Healthy fats in fish like salmon, tuna and mackerel are rich in Omega-3 fatty acids, the active component known to reduce inflammation.  GPR120 is a receptor expressed by macrophages in body fat that has an inflammatory effect when turned off.  Omega-3 fatty acids are known to activate this receptor, effectively stopping the inflammatory response.  Fish oil supplementation can increase levels of anti-inflammatory molecules in the body for up to 24 hours.  These molecules can play a role in tissue regeneration and also reduce the stickiness of platelets, reducing the risk of blood clots.        

Since your body can’t make Omega-3 fatty acids on its own, you must consume them as part of your anti-inflammatory diet or as supplements. Eicosapentaenoic acid (EPA) and docosahexaenoic acid (DHA) are found in fatty fish such as salmon and mackerel, while alpha-linolenic acid (ALA) is found in plant sources like vegetable oils, nuts, and flaxseed oil. 

While EPA and DHA are the most useful Omega-3s, the body converts ALA to small amounts of EPA and DHA.  The recommended does is 250-500 mg combined EPA and DHA per day for adults and 1.1-1.6 g of ALA.  A study following adults administered a daily dose of 850 mg combined EPA and DHA for 3.5 years reported a 25% reduction in heart attacks and 45% fewer sudden deaths. High doses of Omega-3s have also been shown to reduce depression and anxiety.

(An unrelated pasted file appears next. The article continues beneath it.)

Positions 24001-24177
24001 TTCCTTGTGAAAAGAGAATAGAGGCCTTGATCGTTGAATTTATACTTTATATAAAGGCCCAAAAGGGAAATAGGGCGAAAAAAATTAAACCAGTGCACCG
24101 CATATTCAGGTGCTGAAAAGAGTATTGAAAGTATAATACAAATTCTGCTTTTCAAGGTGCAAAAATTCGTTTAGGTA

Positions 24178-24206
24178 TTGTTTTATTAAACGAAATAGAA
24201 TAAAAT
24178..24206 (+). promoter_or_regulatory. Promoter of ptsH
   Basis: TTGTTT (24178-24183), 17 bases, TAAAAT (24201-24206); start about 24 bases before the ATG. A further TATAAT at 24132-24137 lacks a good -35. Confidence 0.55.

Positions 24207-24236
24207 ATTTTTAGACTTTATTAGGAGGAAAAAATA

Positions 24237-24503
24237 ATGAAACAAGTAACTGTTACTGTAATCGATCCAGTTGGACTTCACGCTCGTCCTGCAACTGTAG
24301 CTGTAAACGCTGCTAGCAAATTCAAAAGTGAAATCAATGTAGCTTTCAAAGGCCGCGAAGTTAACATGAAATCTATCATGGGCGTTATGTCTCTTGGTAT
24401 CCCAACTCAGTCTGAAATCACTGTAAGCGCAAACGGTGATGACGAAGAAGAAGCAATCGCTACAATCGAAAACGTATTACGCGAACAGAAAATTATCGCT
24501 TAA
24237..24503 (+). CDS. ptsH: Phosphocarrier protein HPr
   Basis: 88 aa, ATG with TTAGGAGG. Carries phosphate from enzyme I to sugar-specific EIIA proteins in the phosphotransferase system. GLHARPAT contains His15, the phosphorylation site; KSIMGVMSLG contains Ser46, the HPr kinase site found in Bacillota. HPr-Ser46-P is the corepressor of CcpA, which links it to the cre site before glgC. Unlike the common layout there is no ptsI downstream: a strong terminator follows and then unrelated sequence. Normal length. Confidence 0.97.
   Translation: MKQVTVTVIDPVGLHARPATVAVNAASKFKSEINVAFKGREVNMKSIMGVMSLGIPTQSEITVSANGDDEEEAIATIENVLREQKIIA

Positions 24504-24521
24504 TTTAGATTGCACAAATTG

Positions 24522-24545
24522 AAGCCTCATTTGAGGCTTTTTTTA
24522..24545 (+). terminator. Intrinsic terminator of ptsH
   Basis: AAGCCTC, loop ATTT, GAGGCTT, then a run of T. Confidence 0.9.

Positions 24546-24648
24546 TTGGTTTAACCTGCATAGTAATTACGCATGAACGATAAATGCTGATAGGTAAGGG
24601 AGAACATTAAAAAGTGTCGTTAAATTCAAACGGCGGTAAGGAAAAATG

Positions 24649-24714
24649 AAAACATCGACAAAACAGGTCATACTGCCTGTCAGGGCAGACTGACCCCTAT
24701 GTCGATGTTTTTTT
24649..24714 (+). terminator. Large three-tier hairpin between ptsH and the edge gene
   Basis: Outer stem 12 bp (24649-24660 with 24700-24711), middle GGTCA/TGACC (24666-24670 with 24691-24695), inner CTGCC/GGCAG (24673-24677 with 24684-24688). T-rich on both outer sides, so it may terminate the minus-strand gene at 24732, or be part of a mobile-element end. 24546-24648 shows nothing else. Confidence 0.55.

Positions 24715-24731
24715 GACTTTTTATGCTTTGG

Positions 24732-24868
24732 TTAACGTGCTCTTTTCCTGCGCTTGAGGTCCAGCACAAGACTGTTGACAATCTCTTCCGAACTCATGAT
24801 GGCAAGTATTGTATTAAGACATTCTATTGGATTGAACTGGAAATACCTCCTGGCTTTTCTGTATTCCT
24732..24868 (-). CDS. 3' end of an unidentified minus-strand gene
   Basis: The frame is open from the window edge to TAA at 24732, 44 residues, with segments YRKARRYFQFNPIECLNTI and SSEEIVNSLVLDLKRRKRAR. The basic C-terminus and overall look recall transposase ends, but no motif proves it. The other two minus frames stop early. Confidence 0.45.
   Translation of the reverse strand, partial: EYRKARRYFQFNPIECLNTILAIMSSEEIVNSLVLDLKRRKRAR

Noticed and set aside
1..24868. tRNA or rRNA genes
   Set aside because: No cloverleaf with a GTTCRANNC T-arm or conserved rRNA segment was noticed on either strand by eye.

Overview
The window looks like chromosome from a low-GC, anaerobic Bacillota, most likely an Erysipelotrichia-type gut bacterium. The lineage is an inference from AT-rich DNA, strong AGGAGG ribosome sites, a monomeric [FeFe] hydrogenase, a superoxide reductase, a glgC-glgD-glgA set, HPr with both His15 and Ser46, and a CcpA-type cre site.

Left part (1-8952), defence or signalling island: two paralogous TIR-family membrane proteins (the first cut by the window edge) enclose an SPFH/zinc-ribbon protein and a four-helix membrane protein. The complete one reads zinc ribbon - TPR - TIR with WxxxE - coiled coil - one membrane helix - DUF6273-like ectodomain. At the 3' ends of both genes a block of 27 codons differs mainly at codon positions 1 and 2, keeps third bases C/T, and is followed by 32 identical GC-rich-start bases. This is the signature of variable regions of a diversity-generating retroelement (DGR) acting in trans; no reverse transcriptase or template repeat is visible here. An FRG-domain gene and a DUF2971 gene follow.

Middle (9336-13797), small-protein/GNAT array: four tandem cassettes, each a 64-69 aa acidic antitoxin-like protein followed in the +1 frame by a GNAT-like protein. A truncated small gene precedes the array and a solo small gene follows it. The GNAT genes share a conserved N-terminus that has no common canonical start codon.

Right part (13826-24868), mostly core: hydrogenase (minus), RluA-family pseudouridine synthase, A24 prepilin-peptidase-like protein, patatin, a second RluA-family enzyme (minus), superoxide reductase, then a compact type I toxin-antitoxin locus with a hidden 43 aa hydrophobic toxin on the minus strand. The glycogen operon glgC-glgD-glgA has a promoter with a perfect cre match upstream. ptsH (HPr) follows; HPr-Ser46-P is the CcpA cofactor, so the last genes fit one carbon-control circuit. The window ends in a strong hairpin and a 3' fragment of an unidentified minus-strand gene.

When considering adding oily fish to your diet or supplementing with anti-inflammatory Omega-3s, you should be mindful of your Omega-6 to Omega-3 ratio, as these two types of fatty acids compete for the same enzymes.  Too much Omega-6 in your diet can limit the effectiveness of the Omega-3s you consume.  The typical western diet contains a ratio of 10:1 Omega-6 to Omega-3 fatty acids, while the recommended ratio is 2:1. 

Limiting processed foods is a good start toward improving your ratio, as Omega-6 fatty acids are found mainly in the refined vegetable oils added to these foods.  However, as high doses of Omega-3s can cause blood thinning or may contain toxic levels of vitamin A, it’s best not to overdo it.  According to the FDA, doses up to 3,000 mg per day of Omega-3s are considered safe.    


Sea moss: a great plant source of Omega-3s

If you are looking to supplement a plant-based diet with healthy Omega-3s, you will find that most vegetarian options contain the less helpful ALA.  Fortunately, you can find a rich source of EPA and DHA in sea moss, a type of red algae also known as Chondrus crispus or Irish moss.  The EPA and DHA found naturally in oily fish originate from the algae that these fish consume, so supplementing with sea moss for Omega-3 fatty acids is a way of returning to the source.  A diet rich in Omega-3s can lower your risk of heart disease, high blood pressure, high cholesterol, and blood clots.